Last night I sat with my friend, Evie, and it was thundering and lightning outside. Lots of rain. I played my cottonwood drum for a while , in honor of the Thunderbeings. We were talking about old poetry, and the idea of posting some of it one our blogs. I looked for some old poetry books, but only came up with old journals, and grabbed just one to check out.
I opened to the first page, and this is what I wrote in September 1980; the synchronicities to the present moment were nice, indeed.
Lightning skies, and thunderstorms throughout the night-- each day the sun comes later, darker nights. The camera can pull lights from the sky, stretching the indigo of rainbows until it shines like twilight. Twilight indigo. Rings of turquoise-- Color emerges in the spirit's song; and how often we change our colors. I shone blue near the creek waters, near thick old trees and ancient pathes of soil.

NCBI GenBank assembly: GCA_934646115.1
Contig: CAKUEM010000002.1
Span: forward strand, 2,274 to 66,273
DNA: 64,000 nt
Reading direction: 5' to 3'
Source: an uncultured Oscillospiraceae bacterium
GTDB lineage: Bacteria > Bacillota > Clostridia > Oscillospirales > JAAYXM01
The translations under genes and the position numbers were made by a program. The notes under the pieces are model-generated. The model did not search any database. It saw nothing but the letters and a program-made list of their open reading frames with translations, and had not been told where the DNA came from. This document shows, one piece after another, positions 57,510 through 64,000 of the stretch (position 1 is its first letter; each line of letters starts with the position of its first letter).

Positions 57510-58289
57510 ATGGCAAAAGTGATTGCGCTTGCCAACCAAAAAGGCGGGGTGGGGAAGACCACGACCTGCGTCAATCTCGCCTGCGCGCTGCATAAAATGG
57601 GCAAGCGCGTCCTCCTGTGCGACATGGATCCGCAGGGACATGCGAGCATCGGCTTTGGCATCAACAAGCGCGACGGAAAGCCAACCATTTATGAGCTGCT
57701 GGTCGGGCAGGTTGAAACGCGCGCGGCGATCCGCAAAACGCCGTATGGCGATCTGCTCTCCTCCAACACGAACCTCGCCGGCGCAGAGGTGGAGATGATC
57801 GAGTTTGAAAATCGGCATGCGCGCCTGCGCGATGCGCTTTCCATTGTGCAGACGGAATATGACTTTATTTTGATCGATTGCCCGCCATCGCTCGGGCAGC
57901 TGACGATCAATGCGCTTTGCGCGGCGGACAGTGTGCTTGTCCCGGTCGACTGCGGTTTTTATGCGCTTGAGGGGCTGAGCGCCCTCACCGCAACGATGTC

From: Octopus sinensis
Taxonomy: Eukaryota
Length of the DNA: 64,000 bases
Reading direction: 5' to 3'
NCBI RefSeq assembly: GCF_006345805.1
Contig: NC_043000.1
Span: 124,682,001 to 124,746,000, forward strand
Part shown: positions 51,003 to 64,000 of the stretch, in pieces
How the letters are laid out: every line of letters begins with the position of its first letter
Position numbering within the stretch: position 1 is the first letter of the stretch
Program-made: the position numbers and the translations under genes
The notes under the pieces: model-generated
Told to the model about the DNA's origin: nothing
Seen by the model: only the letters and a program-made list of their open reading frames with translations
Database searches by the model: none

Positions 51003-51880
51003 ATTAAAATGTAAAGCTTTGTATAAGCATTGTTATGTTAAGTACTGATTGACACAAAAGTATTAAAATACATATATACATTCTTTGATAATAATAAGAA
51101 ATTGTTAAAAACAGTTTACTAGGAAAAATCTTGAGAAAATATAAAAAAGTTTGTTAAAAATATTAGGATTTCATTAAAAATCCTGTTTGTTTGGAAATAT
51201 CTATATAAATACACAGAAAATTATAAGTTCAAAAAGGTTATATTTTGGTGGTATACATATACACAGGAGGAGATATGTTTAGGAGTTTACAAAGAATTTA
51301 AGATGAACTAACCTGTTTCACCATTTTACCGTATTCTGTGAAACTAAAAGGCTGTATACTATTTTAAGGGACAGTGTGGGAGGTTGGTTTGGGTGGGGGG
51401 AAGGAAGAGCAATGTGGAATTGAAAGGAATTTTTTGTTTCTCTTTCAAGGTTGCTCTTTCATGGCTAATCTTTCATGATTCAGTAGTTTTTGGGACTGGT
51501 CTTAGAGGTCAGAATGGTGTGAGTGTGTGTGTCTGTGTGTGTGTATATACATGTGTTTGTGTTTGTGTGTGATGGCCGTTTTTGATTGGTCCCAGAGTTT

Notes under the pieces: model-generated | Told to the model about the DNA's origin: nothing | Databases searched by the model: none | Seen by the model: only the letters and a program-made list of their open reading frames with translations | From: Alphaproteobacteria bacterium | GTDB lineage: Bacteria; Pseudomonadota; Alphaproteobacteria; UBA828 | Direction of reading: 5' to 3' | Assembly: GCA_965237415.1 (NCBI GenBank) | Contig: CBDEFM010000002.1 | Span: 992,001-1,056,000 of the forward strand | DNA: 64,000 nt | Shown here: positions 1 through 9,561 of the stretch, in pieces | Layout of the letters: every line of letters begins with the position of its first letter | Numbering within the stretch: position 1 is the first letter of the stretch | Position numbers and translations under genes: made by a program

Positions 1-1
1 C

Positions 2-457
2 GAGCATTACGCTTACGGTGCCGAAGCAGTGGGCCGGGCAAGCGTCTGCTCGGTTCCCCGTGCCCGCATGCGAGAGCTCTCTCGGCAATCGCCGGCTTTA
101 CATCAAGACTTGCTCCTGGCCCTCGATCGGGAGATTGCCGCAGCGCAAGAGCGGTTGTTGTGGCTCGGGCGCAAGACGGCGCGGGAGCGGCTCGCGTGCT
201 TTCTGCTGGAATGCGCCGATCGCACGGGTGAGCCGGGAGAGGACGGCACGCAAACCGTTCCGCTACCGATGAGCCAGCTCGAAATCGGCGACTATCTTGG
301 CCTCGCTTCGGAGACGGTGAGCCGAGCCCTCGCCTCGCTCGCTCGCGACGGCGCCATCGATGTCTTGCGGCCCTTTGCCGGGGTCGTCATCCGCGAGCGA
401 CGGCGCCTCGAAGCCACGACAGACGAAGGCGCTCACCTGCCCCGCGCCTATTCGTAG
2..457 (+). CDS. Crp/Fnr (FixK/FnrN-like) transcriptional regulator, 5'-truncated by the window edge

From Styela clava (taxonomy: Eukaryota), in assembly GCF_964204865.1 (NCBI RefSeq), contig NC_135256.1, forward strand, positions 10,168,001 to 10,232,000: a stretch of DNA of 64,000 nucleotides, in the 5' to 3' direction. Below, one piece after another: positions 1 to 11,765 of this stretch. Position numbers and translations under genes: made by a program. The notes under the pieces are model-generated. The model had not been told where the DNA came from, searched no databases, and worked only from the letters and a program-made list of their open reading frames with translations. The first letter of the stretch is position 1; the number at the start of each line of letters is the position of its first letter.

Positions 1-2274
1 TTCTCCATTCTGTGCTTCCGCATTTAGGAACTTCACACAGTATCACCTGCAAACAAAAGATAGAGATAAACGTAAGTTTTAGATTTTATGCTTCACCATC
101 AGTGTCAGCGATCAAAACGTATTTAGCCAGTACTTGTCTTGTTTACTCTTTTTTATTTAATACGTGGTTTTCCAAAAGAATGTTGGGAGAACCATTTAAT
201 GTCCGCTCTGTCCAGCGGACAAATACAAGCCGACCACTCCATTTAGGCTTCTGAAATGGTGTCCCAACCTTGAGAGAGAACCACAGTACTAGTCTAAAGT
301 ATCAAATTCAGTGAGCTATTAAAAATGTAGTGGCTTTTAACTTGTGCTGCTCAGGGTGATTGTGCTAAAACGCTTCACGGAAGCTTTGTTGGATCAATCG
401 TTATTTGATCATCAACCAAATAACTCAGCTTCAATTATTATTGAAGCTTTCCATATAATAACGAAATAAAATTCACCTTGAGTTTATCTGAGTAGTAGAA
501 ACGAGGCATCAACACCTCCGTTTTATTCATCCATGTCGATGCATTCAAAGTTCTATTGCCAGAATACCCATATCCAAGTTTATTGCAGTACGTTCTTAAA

But now the winds blow cooler in the morning; the moist air creeps into the bones like fog creeping 'round the harbor boats -- a fine water mist clinging to the sides, shining cold and bright in daylight. The sun hides like it doesn't want to interfere with the journey of the Thunderbeings. Rolling through the sky -- large sound -- a band of drums beating a mile wide -- a thousand miles. Watch the color of rocks emerge, the last green of summer leaves, the garden peppers, still white and hard, dressed in clear glistening raindrops. Inside, the peppers grow redder each day -- the soft hues of yellow disappear -- they dry with red canyon roads, getting deeper everyday.
Constant rain; twilight indigo water.
September, a yellow time moving out to the ends of a rainbow.